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The Energy Intelligence Center (EIC) has a strategic partnership with Jordan Energy which is a top solar solutions provider. This article includes some highlights as well as Solar power news in Arkansas. EIC’s initial founder, Charlie Szoradi, has a long-standing relationship with Jordan Energy’s founder, Bill Jordan. Charlie engaged Bill and his team for the solar system on Charlie’s beach house in Stone Harbor, New Jersey. Charlie also recently introduced Jordan Energy to one of EIC’s largest clients for major industrial rooftop systems in Pennsylvania and Texas. Click to learn more about Sustainability_Charlie on Instagram. For his youtube channel click here: Learn from Looking.
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Here is an example of some Solar Power News in Arkansas:
LITTLE ROCK (KATV) — Rice, soybean, corn and cotton fields have dominated the agricultural landscape across the state. However, a new type of field is popping up everywhere. Solar fields can be found all around the country and continue to expand their footprint in the state of Arkansas.
The reason? According to the world economic forum, solar costs have fallen by as much as 80% since 2010. Leading to a solar usage surge of almost 2 thousand percent in Arkansas over the last 5 years.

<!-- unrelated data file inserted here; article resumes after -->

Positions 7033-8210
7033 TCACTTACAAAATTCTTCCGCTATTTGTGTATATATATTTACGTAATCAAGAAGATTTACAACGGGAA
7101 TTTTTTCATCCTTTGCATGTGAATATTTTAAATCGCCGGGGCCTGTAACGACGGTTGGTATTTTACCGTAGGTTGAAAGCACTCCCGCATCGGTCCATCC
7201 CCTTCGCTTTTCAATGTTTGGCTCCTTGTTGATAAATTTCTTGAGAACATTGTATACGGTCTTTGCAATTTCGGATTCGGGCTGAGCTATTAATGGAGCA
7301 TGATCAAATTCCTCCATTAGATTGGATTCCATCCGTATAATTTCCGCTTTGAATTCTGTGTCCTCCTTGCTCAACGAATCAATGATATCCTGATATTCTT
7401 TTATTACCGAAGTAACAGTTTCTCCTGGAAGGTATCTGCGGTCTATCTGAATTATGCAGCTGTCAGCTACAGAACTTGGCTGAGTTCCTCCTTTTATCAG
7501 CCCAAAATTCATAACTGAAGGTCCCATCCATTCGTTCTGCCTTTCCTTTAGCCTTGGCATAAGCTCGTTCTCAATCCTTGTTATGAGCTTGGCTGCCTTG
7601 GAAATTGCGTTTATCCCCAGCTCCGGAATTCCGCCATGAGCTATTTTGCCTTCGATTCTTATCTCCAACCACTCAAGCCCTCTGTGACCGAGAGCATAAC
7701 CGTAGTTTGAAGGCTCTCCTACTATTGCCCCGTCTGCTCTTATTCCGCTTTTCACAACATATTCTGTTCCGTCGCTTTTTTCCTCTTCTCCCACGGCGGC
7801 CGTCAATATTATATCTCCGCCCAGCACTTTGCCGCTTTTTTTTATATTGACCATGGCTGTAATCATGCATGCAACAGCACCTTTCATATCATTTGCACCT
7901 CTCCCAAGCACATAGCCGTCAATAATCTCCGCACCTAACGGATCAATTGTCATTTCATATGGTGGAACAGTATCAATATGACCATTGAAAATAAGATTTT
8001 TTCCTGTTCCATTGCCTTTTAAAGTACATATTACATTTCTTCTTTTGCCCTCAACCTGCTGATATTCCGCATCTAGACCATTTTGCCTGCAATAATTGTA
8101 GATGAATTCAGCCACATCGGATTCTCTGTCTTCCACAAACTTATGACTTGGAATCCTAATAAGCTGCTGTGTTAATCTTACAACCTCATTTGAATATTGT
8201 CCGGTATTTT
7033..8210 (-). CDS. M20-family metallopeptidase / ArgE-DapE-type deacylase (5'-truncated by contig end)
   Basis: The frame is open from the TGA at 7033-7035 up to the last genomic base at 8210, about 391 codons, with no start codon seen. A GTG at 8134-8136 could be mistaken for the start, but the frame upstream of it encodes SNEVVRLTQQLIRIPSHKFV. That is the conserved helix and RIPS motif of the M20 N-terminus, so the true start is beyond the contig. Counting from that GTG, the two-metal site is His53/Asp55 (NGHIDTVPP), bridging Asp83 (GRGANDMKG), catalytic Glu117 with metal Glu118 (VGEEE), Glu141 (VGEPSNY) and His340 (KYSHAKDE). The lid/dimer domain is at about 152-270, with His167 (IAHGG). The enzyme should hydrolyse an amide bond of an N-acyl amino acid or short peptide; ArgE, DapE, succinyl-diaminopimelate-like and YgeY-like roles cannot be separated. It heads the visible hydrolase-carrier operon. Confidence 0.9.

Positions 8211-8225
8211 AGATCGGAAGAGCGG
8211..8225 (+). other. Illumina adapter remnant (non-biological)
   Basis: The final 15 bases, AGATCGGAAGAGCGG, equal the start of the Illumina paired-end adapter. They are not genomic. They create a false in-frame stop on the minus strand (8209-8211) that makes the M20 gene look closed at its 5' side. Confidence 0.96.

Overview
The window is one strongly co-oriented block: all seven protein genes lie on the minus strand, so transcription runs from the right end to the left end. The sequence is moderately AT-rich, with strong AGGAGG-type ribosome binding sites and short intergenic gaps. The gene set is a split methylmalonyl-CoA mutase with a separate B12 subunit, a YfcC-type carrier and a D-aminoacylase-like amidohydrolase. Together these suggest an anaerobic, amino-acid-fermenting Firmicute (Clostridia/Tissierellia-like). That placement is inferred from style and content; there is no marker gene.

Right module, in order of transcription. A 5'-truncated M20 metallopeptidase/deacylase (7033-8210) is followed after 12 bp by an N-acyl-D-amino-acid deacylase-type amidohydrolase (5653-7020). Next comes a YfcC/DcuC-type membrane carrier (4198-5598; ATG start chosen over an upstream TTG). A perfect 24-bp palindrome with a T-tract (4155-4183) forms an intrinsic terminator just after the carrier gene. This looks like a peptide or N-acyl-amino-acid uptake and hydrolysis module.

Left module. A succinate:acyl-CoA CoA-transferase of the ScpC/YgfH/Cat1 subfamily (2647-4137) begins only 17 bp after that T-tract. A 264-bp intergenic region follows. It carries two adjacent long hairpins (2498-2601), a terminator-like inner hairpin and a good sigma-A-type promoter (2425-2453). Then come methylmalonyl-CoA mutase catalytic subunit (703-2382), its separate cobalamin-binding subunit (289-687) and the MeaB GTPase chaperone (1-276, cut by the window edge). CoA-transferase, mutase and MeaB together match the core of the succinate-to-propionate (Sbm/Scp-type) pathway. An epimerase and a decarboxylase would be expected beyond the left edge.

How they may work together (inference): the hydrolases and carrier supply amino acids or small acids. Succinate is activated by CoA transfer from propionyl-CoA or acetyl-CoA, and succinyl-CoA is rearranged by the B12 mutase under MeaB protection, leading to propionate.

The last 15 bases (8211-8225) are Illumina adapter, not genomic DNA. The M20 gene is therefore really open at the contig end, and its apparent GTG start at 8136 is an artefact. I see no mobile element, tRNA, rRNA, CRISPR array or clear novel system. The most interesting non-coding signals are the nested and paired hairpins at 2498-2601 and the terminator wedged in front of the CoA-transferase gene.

"I think solar is a perfect fit for Arkansas," says Becky Keogh, the Cabinet secretary for the state's Department of Energy and Environment. "You look at solar potential and we rank in the top ten in solar potential in the U.S., so you go to where the resources are when it comes to renewables." Keogh says the recent increase solar use can be linked to the affordability for consumers. "We stand in the top 5 states for affordable and reliable generation and we want to continue that. We know in crisis times we cant reduce our reliability of energy for our citizens so this is important."
One of the driving factors for the boom in business is Act 464, passed in the Arkansas legislature in 2019. Here's how it works. A business or public entity, like a school or library, can hire a third party company to build a solar array, on their property, or anywhere in the state that connects to their utility company. The contracting company builds and maintains the solar field, and the array generates energy into the utility company's grid. The business doesn't directly power itself. Instead, they get energy credits on their utility bill. Nate Coulter with Central Arkansas Library System saw this as a great opportunity.
"We discovered that we have substantial savings. About 36k a year," Coulter said. "Over the course of our agreement is about 25 years. So that's a lot of money we can use to buy books and do what we want to do. So we're saving the taxpayers money, getting more mileage out of their tax dollars and we think we're doing something for long term sustainability for the planet."